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Eleventh Circuit Court of Appeals rules that Florida inmates suffering from Hepatitis C are not constitutionally entitled to "state of the art" medical treatment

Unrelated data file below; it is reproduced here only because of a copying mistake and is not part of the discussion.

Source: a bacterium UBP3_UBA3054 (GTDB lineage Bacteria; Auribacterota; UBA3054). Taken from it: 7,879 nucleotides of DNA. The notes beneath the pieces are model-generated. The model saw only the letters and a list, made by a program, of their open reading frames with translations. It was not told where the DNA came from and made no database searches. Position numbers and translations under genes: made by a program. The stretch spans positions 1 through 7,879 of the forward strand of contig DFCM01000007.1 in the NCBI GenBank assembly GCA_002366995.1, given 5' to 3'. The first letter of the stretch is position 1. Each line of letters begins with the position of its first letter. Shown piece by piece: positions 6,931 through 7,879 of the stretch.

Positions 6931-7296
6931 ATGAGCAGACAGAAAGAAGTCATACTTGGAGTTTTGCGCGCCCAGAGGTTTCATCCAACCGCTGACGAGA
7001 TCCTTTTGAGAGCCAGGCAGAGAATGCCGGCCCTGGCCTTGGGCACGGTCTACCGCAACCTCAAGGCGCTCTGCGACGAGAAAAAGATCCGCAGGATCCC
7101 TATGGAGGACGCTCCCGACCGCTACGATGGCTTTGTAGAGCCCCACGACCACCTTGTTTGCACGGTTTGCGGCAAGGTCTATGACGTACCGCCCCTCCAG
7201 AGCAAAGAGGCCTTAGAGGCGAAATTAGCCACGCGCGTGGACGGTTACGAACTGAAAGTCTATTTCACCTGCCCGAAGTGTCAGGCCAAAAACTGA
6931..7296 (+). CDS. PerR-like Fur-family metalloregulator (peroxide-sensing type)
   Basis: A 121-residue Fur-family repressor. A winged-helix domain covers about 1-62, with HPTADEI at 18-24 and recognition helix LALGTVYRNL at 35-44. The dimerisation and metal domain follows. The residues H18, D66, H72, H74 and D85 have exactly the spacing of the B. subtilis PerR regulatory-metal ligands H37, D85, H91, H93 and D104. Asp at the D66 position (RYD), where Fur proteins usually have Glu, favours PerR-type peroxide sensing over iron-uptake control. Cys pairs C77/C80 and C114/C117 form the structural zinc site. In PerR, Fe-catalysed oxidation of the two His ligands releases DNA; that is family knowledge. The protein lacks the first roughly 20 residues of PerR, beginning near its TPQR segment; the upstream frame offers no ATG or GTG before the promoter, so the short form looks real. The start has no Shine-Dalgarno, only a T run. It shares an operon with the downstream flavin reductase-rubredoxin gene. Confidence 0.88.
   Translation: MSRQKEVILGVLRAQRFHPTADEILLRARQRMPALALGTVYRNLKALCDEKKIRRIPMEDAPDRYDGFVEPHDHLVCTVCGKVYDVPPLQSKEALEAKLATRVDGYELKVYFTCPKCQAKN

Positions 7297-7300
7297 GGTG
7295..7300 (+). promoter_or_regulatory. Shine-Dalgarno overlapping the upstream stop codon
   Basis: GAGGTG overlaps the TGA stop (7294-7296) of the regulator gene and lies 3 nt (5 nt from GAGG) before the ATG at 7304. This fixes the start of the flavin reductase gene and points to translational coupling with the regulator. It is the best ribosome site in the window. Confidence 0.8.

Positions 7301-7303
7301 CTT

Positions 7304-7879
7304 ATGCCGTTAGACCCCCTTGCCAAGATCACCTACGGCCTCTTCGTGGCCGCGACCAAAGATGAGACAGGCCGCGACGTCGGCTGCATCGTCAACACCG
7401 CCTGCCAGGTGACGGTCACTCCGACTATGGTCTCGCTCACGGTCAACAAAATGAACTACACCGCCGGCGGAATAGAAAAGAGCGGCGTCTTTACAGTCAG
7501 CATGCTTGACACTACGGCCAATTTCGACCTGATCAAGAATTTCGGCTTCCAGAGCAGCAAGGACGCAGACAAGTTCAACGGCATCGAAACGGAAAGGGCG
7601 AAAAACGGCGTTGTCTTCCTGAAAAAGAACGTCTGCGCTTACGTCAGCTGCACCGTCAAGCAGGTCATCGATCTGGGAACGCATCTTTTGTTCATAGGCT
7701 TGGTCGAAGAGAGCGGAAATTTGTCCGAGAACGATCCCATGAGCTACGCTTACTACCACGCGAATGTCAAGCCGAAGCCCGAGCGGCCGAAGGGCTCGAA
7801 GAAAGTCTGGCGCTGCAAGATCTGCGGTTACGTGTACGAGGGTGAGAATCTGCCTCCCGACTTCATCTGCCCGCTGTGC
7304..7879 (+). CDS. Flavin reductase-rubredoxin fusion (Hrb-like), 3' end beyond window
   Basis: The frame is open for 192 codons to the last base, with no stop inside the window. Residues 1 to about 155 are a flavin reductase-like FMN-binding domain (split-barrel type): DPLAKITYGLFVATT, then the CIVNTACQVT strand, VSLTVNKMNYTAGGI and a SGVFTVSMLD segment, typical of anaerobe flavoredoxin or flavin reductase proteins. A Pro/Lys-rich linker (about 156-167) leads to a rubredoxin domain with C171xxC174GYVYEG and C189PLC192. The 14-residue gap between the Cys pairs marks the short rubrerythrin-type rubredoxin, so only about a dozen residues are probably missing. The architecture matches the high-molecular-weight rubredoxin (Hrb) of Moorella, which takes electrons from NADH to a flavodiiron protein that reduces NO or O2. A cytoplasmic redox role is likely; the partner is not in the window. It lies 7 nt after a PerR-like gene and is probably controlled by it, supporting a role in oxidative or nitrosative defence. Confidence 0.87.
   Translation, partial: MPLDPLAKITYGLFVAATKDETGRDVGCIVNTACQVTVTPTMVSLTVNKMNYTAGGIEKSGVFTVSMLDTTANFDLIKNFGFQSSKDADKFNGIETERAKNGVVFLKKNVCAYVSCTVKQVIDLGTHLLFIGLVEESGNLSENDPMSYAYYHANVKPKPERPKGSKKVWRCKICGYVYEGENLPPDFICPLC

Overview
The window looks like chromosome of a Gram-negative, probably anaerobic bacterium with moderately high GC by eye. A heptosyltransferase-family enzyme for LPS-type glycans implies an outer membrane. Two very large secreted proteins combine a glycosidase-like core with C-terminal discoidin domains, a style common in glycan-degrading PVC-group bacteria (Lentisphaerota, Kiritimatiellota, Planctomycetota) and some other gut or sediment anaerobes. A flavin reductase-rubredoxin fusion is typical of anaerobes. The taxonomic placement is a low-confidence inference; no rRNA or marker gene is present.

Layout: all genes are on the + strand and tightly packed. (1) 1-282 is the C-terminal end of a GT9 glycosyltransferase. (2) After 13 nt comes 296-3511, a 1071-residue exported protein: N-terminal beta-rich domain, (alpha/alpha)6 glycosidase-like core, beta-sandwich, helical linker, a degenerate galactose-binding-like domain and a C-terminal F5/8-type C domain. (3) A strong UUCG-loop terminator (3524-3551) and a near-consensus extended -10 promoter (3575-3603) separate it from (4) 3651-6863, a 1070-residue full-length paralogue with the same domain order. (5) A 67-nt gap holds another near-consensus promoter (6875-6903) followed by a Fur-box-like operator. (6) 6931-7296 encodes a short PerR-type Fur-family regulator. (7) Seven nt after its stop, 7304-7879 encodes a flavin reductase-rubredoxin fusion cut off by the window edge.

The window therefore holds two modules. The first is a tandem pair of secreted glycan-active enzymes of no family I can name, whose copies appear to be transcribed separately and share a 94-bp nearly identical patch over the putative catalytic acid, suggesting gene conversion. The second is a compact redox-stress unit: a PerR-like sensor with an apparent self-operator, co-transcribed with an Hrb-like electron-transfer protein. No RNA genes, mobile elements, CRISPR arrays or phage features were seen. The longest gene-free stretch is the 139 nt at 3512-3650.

On August 31, 2020, in Hoffer v. Secretary, Florida Department of Corrections, No. 19-11921, the Eleventh Circuit Court of Appeals vacated an injunction that had been entered by the District Court for the Northern District of Florida which had mandated that Florida prison officials treat all inmates with chronic Hepatitis C with direct acting antiviral (“DAA”) drugs.  The Eleventh Circuit characterized the DAA treatment as an expensive “state of the art” treatment.  The Eleventh Circuit concluded that in issuing the injunction the district court had erroneously evaluated the Department of Corrections Hepatitis C treatment history against a negligence “or perhaps even more lenient benchmark,” rather than against the “deliberate indifference” standard which applies to alleged Eighth Amendment violations involving failures to adequately address serious medical needs.  The Court stated: “[a]s we recently reiterated, ‘deliberate indifference is not a constitutionalized version of common-law negligence.’ Swain v. Junior, 961 F.3d 1276, 2020 WL 3167628, at *7 (11th Cir. June 15, 2020).’”  “’To the contrary, we (echoing the Supreme Court) have been at pains to emphasize that ‘the deliberate indifference standard . . . is far more onerous than normal tort-based standards of conduct sounding in negligence,’ and is in fact akin to ‘subjective recklessness as used in the criminal law.’” Id. (quoting, respectively, Goodman v. Kimbrough, 718 F.3d 1325, 1332 (11th Cir. 2013), and Farmer v. Brennan, 511 U.S. 825, 839–40 (1994)).

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